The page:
Dorothea Allison to Milborough Mackay, Undated [Fall, 1920]
I have just finished “The Eyes”1 & have been quite useless & hysterical from crying so much. I do think you are mean to make Danny die just for the selfish joy of drawing tears from us. Is Danny Baby Butterworth, the one I remember before Milburga? And is Mr. Dane a sort of Mr. Hammet (or Hammond), the judge I stayed with in Madura. Of course Mrs. Dane is not Mrs. H. I was dreadfully afraid Mary was going to marry the door-mat man. Mrs. Trotter is just like Mrs. Rayburn here, the good lady who was Lady Pentland’s maid & is now comfortably wealthy (her own words) & likes to gather Oyama round her in “lawn socials” & other abominations & be very bright and flippant — with a little malice under it for those who do not care to be so patronised!!
Yes, the Prince2 drove through one side of Oyama — not our side of the Lake. But I went to see the dear child. He got out of his car — we all gaped having no program ready. He turned red & turned up his collar & then down & stood most shy in the road while the children squeaked out a patriotic song (O Canada) out of tune. Then the Methodist minister (methodists always to the front in America) & shook hands with him, then turned his enormous tummy & beckoned his wife from the roadside & introduced her & she said something very like Pleased to meet yer. The poor Prince was very relieved to get into his car and drive away. I felt hot all down my back & found I was saying aloud Poor boy, poor boy!
Bob says its time for bed just when I am waking up — dear thing he fills my hot water bottle every night. We have had absolute winter for [unreadable number] weeks frost & snow. It is miserable picking apples with your feet in the snow & your hands numb — many days we could not pick because the apples were frozen solid on the trees. We have lost quite a lot, I fear but are lucky compared to some people who have lost half their crop.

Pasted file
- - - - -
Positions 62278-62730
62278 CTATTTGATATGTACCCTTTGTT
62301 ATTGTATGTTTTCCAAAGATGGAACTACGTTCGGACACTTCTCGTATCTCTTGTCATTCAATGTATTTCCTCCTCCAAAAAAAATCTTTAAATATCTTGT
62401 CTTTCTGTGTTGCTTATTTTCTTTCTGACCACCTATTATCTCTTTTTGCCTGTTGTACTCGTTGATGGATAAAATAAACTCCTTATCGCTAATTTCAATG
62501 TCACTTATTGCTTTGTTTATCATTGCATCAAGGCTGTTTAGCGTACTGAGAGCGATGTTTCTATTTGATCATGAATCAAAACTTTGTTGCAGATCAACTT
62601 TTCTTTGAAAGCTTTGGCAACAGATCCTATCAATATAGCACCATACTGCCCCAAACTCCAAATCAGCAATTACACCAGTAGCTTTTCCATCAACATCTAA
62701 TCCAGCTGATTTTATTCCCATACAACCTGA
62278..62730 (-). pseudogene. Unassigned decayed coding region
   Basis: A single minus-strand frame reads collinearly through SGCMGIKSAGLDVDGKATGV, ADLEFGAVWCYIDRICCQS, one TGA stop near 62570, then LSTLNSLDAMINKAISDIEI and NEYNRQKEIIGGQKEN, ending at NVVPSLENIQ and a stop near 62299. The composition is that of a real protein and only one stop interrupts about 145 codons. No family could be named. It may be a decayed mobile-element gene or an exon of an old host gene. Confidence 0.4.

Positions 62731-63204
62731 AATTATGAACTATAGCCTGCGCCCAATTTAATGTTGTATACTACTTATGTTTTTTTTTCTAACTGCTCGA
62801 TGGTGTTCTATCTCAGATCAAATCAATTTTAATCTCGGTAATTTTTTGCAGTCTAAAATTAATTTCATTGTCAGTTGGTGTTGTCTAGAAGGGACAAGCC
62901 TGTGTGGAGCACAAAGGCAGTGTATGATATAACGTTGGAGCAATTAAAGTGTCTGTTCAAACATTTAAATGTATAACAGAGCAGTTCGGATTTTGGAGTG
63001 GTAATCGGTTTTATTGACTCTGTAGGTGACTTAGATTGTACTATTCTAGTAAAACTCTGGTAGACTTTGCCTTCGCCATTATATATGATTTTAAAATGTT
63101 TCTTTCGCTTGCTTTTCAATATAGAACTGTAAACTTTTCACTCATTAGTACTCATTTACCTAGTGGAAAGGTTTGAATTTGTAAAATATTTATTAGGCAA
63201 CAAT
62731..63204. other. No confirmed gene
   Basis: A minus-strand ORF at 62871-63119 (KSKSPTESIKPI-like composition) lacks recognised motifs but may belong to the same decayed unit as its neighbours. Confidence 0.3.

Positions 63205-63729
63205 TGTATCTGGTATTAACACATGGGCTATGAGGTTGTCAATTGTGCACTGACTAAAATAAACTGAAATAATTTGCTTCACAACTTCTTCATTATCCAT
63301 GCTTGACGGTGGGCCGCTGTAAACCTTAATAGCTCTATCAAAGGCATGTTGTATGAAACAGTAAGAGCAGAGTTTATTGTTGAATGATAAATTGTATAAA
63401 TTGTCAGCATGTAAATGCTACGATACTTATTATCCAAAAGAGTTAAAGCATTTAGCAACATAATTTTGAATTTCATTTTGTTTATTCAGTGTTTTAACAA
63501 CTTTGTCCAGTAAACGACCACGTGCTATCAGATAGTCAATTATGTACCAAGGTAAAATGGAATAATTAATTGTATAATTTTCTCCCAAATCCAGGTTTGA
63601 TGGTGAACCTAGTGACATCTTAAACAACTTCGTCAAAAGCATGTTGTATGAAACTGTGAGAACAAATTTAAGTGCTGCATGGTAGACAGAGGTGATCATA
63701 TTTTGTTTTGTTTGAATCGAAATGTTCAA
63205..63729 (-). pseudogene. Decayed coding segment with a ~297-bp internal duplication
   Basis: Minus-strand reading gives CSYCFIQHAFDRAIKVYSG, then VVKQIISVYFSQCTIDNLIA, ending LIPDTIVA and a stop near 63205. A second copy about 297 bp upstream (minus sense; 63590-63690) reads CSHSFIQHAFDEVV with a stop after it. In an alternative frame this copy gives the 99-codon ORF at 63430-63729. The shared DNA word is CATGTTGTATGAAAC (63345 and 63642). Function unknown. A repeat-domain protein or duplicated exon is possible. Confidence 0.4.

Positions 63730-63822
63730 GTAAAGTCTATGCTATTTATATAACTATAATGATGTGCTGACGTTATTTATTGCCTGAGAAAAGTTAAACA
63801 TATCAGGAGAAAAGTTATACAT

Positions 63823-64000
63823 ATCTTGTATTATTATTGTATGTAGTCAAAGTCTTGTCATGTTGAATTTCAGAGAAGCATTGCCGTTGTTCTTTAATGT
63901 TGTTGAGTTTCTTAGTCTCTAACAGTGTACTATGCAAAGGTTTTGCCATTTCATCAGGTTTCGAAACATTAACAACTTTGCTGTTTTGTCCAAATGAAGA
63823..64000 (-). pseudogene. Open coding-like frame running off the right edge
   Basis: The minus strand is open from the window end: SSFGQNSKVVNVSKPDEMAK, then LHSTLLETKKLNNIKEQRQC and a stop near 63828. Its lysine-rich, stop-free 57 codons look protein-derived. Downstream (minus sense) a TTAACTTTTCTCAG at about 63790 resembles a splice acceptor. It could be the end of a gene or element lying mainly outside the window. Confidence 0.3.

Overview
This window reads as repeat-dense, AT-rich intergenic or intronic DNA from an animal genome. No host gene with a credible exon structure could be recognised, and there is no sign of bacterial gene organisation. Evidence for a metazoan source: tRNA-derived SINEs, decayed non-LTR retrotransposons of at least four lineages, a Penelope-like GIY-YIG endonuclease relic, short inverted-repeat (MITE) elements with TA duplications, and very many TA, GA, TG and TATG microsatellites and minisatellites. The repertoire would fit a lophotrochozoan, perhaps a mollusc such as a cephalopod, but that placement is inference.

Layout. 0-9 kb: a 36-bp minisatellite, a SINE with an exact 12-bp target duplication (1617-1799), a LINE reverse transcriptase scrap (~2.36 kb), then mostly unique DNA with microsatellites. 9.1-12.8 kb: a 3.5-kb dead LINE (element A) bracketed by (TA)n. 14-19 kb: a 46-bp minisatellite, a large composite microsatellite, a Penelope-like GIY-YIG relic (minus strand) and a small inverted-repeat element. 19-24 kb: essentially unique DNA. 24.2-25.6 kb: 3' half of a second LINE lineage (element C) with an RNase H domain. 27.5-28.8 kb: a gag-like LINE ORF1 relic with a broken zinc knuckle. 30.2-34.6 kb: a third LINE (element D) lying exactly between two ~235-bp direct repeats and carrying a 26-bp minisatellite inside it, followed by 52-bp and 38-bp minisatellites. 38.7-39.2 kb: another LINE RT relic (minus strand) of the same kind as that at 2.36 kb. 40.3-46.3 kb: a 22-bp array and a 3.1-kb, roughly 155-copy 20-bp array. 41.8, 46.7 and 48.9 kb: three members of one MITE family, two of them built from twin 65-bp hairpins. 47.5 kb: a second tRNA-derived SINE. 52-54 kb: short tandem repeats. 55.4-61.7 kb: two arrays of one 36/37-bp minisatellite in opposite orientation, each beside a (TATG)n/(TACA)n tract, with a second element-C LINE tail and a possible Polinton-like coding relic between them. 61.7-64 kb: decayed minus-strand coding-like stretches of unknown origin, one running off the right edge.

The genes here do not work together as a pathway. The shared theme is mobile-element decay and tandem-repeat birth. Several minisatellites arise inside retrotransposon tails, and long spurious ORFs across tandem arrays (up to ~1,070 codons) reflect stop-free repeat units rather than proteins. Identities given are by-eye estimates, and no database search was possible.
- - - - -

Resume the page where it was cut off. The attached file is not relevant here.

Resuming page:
Poor little Philippa! I do so hope for her happiness. I expect a baby brings a great deal of happiness & she may like the life very much.
I did enjoy The Young Visitors but I’m sure your Robina wd [would] have been quite as good, if edited by Barrie.
I do so hope to come home but this frozen fruit is quite a setback — & Bob being of the very cautious North of Ireland type (Scotch if ever was) will not make any plans till he knows just what price he has got for every apple on the Ranch & then I think he wd [would] rather stay here & prune the trees. This is home to him. He loves Canada, & never talks of going home because this is home and England is the “Old Country.” But then he is Irish. Aren’t you glad you’re English?
Your very affec.
1“The Eyes”: The Eyes of Understanding, a book written by Milborough Mackay under the pseudonym C. R. Milton.
2the Prince of Wales, later King Edward III.
Typescripts, 1913-1922 — Dorothea Scott-Coward Allison Letters
Manuscript [Fall, 1920]: